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Archive for May, 2013

Dear Teachers:

I admire you and appreciate you every single day. It takes a certain day of the year, though, to really remind me that your selfless, barely-paid work keeps me and moms like me out of straightjackets.

That day is Field Day.*

As soon as I set up shop in the Sack Race/Tug of War tent, I remembered that I vowed last year that I would never volunteer again.

Field Day must be like childbirth where you forget the pain and screaming until you are back at it. That’s the only excuse I have for volunteering again. I just forgot that it was akin to Lower Hell, otherwise known as the City of Dis, where active sins are punished.

Field Day at my children's school

Field Day at my children’s school

I took the morning off from work, thinking, “How bad could it be?”

It was bad.

So bad.

I’m not sure when I lost my will to live. It could have been after I told Ashton No. 14 to stop picking his nose (or that might have been Connor No. 12 or Jaden No. 9).

It could have been after I plucked fragments of the Tug of War rope out of my bloodied hands after telling the sixth group of jackals children to “Stop pulling! This side has already won!”

It could have been after my youngest child earned the Academy Award for Best Actor in a Leading Role for his performance as Tug of War Pileup Casualty.

I know this for sure: As sweat pooled in my bra and underpants, I thought, “Never again.”

My husband made the mistake of calling me in the middle of this. I verbally assaulted him. He may have already consulted an attorney.

The outer ring of the seventh circle of Hell (ie. violence against people and property) nearly welcomed me when I took a break to go inside to get water. A number of women were sitting in chairs in the air-conditioned snack room — their assigned volunteer spots — chatting about shopping. Their hair was still styled, clothes clean and dry, foreheads unsheened. I regarded them through rage-clouded eyes and restrained my fists of fury.

Back outside with a warm, begrudgingly offered bottle of water, I slogged through what seemed like 4,000 more sack races and rope battles. Time stood still.

Sack Race No. 2,147

Sack Race No. 2,147

After the last group of the morning had shoved and cried their way through the two “games,” it was time for lunch. My oldest child, who suddenly looked so much taller than he had that morning, asked me if I would eat lunch with him in his classroom. He took me by the hand and said, “I love you, Mama.”

And I remembered why I volunteered.

See you next year!
Beth

* A day that consists of trying to corral children into teams to compete in games that are supposed to be fun. These games devolve into pushing matches, crying jags, and squeals of “he’s cheating!” And that’s just the parents. (I’m kidding. It was just me.)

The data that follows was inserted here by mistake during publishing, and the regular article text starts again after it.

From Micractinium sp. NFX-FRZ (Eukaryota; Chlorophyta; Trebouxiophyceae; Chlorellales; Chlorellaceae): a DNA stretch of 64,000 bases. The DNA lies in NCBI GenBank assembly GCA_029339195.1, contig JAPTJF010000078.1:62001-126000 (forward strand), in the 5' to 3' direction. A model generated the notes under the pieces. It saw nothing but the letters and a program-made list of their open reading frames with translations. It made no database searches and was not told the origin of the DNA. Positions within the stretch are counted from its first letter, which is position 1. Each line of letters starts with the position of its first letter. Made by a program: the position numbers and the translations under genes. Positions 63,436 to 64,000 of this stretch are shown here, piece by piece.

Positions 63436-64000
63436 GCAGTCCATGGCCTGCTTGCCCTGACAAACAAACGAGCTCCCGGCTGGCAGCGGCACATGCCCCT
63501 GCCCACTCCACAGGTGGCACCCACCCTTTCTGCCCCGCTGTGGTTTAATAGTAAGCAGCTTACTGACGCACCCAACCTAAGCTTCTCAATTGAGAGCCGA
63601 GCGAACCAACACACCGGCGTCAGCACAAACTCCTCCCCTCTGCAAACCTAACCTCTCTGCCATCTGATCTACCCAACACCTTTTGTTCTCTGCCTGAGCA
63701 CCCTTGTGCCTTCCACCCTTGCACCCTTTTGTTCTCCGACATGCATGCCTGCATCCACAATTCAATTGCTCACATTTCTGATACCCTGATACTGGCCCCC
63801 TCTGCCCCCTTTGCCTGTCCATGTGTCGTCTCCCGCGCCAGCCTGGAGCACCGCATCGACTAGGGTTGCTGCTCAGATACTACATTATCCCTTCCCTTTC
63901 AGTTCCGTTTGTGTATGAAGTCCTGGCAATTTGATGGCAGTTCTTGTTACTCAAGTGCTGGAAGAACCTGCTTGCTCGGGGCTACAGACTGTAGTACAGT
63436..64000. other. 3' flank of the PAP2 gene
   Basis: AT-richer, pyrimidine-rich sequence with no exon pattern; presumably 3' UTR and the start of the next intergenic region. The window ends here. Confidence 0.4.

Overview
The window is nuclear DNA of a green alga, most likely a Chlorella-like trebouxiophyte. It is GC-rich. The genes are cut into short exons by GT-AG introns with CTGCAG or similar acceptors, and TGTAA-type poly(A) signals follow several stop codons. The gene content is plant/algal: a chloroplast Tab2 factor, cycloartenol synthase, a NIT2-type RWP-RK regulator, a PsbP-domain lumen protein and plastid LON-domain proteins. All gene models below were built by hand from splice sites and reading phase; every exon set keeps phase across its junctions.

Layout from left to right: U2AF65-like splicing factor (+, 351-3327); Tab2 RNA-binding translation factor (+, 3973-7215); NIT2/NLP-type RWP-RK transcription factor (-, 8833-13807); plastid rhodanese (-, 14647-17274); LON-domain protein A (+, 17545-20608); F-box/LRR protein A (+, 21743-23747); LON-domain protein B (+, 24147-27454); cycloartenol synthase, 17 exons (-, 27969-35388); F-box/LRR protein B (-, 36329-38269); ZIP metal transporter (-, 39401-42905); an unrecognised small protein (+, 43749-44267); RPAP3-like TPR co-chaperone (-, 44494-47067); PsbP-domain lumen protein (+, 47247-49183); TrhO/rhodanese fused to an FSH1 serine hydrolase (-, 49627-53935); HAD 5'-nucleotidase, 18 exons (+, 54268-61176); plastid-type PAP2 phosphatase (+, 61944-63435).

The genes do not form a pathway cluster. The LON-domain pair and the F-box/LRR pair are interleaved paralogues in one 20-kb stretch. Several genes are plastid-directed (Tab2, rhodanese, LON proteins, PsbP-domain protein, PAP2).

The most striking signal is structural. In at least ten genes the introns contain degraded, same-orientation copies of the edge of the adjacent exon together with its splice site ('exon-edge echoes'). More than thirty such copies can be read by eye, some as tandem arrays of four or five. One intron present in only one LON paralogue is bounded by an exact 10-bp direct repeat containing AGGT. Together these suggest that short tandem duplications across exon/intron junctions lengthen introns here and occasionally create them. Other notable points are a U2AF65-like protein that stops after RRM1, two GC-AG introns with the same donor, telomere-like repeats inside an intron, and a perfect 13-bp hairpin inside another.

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Photo courtesy of Shane Marshall Brown

Photo courtesy of Shane Marshall Brown

Dear Shane and Jason:

Thank you so much for inviting me to your wedding. I haven’t cried at a wedding in years, but I cried at yours. Seeing wuv, true wuv made me emotional! Not that straight people don’t have true love too, but they don’t have problems making it legally binding.

(You obviously know how I feel about same-sex marriage, so I don’t need to go into great detail here.)

I just think if people could see what I saw, then there wouldn’t be any opposition. Love is love. Shane, look at your sweet face in this photo!

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I feel honored that I could be a part of your special day, meet a whole passel of fun, self-proclaimed “theater gays,” and witness something truly wonderful. It even offered a teaching moment for my boys.

Dominic: “Why are you packing?”
Me: “Remember I’m going to my friends’ wedding?”
Dominic: “Oh right. Which friends?”
Me: “Shane and Jason.”
Dominic (looking at me for a beat): “Is Shane the girl?”
Me: “No.”
Dominic: “Jason’s the girl?”
Me: “No.”
Dominic: “They’re both boys?”
Me: “Yes.”
Dominic: “They’re gay?”
Me: “Yes.”
Dominic: “Gay people can get married?”

Yes, Dominic. They can in some places, and they should in more.

Do I love you because you’re beautiful, or are you beautiful because I love you? (from “Cinderella,” Rodgers and Hammerstein)

I think you two are beautiful. Thank you for letting me share in your big moment.

Love,
Beth

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Dear Friends in South Carolina:

I need you to explain something to me. How is it possible that Mark Sanford is a viable candidate for the 1st Congressional District seat vacated by Rep. Tim Scott? I realize that this district skews Republican. I get it. But even Republicans can’t possibly want to vote for THIS Republican.

Let’s recap his behavior as S.C. governor in June 2009:

Sanford and his lady love

Sanford and his lady love

His wife, Jenny, divorced him. Smart lady.

Even people in his own party called him out.

Irrational behavior. Lies, lies, lies. (Sen. Jake Knotts)

Yet S.C. voters haven’t kicked him to the curb. In fact, polls indicate that he and his Democratic rival, Elizabeth Colbert Busch, are neck and neck.

Elizabeth Colbert Busch

Yes, she’s a Democrat asking for a traditionally Republican seat. Yes, she’s the sister of Stephen Colbert, which works against her in some circles. But COME ON!

You’re going to believe THIS guy when he starts talking about ethics and values?

I believe in second chances, but this is ridiculous.

So I ask you, my friends: How is Sanford a viable candidate? Please tell me the polls just made the race look close. Please tell me he won’t win the special election today. Please.

Hello?

Sigh.
Beth

*UPDATE: He freakin’ won!

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